It’s a matter of days before 2018 ends and 2019 begins. This is the time when those who make New Year resolutions are figuring out what it is they want to focus on next year.
It is also a good time to reflect on the year’s defining occurrences, those that impact or are bound to impact the lives of individuals and societies.
I spend much time watching, taking note of, and reflecting on goings-on in the political arena.
As a result, I believe that, in any one country, there is nothing more important than politics. Few will agree with this.
It is not unusual to hear people say that the world would be better off, or that their own lives would be better, if there were no politics and no politicians.
The fact of the matter, however, is that politics either drives or stifles everything that matters in life.
How politics is organised and practised in any country, how it shapes its relations with other countries and how society relates to its politicians, determines above all else, how its members see and feel about themselves and the world around them.
Where politicians and the governments over which they preside are seen as working for the common good, people tend to feel positive.
Where there is a general feeling that politicians are in it for themselves and that the governments they run serve narrow interests, there is usually doom and gloom in the air.
As 2018 gallops towards its denouement, I have found myself reflecting on two political processes in the two countries I call home, Rwanda and Uganda.
Both tell us a great deal about the importance of politics in shaping the general mood and outlook.
In Uganda, for a while now, we have been going through the motions of organising a national dialogue, a process seen by many as possessing the potential to heal wounds and create a collective understanding and acceptance of what needs to happen to enhance national unity and cohesion.
Today, a sizeable number of Ugandans feel that tensions created by disagreements about how the country should be governed, or the quality of governance improved, and the government made to work for everybody, have severely undermined unity and cohesion. Thus, the desire for dialogue.
There was a time when opposition parties brought together with the ruling party under the auspices of the Inter-party Organisation for Dialogue (IPOD) were constantly pushing for dialogue, while the National Resistance Movement was doing all the foot-dragging.
Occasionally President Museveni would suggest meetings, at venues of his choice, such as State House.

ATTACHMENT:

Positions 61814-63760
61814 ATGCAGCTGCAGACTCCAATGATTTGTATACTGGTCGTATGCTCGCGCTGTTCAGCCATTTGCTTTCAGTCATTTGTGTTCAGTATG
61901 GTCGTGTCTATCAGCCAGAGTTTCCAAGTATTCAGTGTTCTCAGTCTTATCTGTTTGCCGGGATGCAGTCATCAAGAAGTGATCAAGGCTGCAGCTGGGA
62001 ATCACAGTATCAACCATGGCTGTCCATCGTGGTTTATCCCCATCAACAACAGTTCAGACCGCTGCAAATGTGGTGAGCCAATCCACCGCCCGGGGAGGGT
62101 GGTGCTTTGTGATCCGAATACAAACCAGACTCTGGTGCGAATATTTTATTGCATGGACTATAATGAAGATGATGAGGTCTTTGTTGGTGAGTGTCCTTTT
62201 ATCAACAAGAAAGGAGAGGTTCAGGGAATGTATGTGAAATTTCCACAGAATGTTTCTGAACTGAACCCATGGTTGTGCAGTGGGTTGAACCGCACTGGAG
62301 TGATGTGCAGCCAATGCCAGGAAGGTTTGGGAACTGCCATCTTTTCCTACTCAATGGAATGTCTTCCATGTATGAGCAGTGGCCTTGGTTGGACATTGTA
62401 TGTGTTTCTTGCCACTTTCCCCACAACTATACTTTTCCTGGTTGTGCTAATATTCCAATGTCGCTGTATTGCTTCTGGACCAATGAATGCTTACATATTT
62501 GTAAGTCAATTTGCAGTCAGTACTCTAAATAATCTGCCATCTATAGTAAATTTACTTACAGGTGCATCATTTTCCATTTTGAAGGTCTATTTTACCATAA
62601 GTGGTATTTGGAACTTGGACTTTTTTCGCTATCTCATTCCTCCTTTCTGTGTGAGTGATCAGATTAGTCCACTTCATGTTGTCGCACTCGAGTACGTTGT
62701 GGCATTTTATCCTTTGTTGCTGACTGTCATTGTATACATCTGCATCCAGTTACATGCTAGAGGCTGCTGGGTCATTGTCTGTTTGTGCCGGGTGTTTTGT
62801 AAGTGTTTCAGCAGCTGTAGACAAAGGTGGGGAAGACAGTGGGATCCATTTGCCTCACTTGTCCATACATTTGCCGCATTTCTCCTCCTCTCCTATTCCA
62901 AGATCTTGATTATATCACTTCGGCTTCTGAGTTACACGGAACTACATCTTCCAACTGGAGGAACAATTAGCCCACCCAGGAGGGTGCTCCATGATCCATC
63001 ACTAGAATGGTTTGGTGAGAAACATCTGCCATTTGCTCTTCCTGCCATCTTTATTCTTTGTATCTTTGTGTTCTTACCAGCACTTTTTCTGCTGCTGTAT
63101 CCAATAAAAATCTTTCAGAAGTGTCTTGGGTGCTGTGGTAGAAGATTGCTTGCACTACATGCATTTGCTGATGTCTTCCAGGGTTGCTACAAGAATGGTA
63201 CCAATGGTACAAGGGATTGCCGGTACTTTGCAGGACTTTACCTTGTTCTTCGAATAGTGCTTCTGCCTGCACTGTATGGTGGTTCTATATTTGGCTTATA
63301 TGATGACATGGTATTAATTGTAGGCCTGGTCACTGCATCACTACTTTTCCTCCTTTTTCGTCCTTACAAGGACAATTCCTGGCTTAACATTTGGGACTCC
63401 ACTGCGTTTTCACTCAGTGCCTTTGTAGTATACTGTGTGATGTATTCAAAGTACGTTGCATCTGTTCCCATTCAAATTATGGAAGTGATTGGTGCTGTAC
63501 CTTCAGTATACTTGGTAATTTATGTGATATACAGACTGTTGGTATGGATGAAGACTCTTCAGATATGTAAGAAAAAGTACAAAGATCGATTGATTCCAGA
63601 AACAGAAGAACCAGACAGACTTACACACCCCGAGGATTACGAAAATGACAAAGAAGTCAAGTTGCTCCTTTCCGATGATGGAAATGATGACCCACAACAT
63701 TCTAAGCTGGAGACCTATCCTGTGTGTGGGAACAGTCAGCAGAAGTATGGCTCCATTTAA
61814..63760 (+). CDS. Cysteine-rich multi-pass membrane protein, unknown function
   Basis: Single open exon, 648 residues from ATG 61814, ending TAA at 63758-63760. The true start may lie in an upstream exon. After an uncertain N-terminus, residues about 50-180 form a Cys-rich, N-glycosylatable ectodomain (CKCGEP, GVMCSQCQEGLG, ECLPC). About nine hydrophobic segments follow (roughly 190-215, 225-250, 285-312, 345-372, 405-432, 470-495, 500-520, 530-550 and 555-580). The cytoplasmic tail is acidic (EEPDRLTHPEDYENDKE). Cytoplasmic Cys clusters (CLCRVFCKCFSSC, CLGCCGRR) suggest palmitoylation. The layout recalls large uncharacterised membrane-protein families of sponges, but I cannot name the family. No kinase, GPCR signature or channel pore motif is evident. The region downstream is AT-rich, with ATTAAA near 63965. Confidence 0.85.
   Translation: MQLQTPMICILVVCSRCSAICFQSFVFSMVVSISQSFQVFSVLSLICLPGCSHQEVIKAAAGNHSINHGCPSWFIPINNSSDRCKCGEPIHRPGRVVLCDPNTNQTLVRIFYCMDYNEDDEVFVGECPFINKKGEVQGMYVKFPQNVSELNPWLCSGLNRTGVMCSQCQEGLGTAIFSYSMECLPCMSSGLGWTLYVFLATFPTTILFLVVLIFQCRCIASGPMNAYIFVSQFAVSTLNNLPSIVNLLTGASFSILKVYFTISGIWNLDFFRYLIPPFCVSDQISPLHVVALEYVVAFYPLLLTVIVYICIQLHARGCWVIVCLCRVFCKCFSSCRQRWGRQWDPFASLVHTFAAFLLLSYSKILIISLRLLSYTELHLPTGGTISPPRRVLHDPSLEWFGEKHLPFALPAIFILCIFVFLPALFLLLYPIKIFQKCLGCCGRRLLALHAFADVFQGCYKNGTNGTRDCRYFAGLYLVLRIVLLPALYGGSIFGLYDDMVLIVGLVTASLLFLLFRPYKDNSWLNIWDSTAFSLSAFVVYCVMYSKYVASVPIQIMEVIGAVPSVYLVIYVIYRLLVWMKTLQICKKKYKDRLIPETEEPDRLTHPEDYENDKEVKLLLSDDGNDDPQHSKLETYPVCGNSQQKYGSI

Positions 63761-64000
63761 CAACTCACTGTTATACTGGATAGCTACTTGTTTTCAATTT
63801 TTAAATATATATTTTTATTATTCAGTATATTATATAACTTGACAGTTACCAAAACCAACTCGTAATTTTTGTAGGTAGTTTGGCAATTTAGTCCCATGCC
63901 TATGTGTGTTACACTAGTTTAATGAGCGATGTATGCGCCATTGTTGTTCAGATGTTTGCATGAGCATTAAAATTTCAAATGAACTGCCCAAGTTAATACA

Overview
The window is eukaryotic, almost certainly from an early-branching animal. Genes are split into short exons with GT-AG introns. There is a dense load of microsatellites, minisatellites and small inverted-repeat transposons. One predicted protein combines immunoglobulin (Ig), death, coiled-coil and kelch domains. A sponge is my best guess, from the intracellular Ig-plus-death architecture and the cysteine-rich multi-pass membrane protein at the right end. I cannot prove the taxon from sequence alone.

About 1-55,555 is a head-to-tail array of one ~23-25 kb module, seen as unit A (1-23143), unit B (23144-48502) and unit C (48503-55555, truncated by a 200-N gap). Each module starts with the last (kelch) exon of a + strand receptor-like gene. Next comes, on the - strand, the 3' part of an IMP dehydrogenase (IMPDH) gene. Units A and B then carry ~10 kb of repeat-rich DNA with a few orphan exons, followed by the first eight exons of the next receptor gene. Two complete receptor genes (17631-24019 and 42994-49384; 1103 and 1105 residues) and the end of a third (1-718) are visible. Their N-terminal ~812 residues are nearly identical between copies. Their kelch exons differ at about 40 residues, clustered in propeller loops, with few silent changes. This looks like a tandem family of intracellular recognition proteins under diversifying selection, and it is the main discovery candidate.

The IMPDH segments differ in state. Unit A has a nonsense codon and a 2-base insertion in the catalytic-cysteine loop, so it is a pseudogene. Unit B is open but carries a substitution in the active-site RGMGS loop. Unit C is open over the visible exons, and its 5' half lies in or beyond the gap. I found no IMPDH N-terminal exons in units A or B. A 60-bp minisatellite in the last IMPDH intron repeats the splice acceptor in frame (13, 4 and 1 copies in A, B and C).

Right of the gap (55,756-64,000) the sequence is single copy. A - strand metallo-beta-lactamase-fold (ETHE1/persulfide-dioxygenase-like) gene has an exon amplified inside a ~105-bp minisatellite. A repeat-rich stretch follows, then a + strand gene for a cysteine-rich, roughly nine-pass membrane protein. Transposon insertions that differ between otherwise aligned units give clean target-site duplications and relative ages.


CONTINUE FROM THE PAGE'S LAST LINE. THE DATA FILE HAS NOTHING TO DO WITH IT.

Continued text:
The opposition parties would reject his overtures, claiming he couldn’t possibly be trusted, and that all he wanted were photo opportunities he could use to argue that he and his opponents were talking.
Recently, after years of stasis, Museveni eventually agreed to meet his opponents on neutral ground, and not as president, but as a party leader engaging fellow party leaders of “equal status,” as opposition parties always wanted.
But just as it began to look like a golden opportunity for politicians to scale down their mutual antagonisms and brighten up the pre-Xmas atmosphere, some opposition parties jumped ship, citing many reasons, some of them clearly spurious.
While there may be grounds for suspecting Museveni’s motives, including that he seeks to use IPOD to undermine actors who are pushing for a much broader dialogue involving not only politicians, but wider society, what the dissenting parties have achieved is to perpetuate tensions that serve only to maintain a mood of uncertainty and despondency among ordinary Ugandans.
Meanwhile, across Uganda’s southwestern border, many Rwandans are looking forward to next week with a sense of anticipation as they prepare for the 16th edition of the Annual National Dialogue.
On December 13 and 14, the Kigali Convention Centre and a few other venues around Kigali City and upcountry, all connected via video link thanks to Rwanda’s remarkable advances in information and communications technology, will be buzzing with Rwandans from different walks of life, gathered to look back at the year gone by and measure how far they have come in terms of the collective ambitions they set out to achieve, and those they aspire to pursue in 2019.
In attendance will be national and local politicians representing each of the country’s 11 political parties and lowly and high-level civil servants and other public officials.
There will also be ordinary folk, young and old, some listening on radio or watching on TV, all looking to contribute to the discussions or listen to their compatriots who are tasked with various responsibilities, accounting for what they have or haven’t done, and what they intend to do next year.
Dozens of diaspora Rwandans will fly or drive in to catch up with the latest developments.
The diplomatic community and friends of Rwanda from across the globe will also be present, listening attentively. It is difficult to sum up everything that happens during the two-day event.
One thing, though, is clear: By the time the delegates disperse, they are in no doubt as to where their leaders seek to take the country and the contribution of Rwanda’s non-adversarial politics.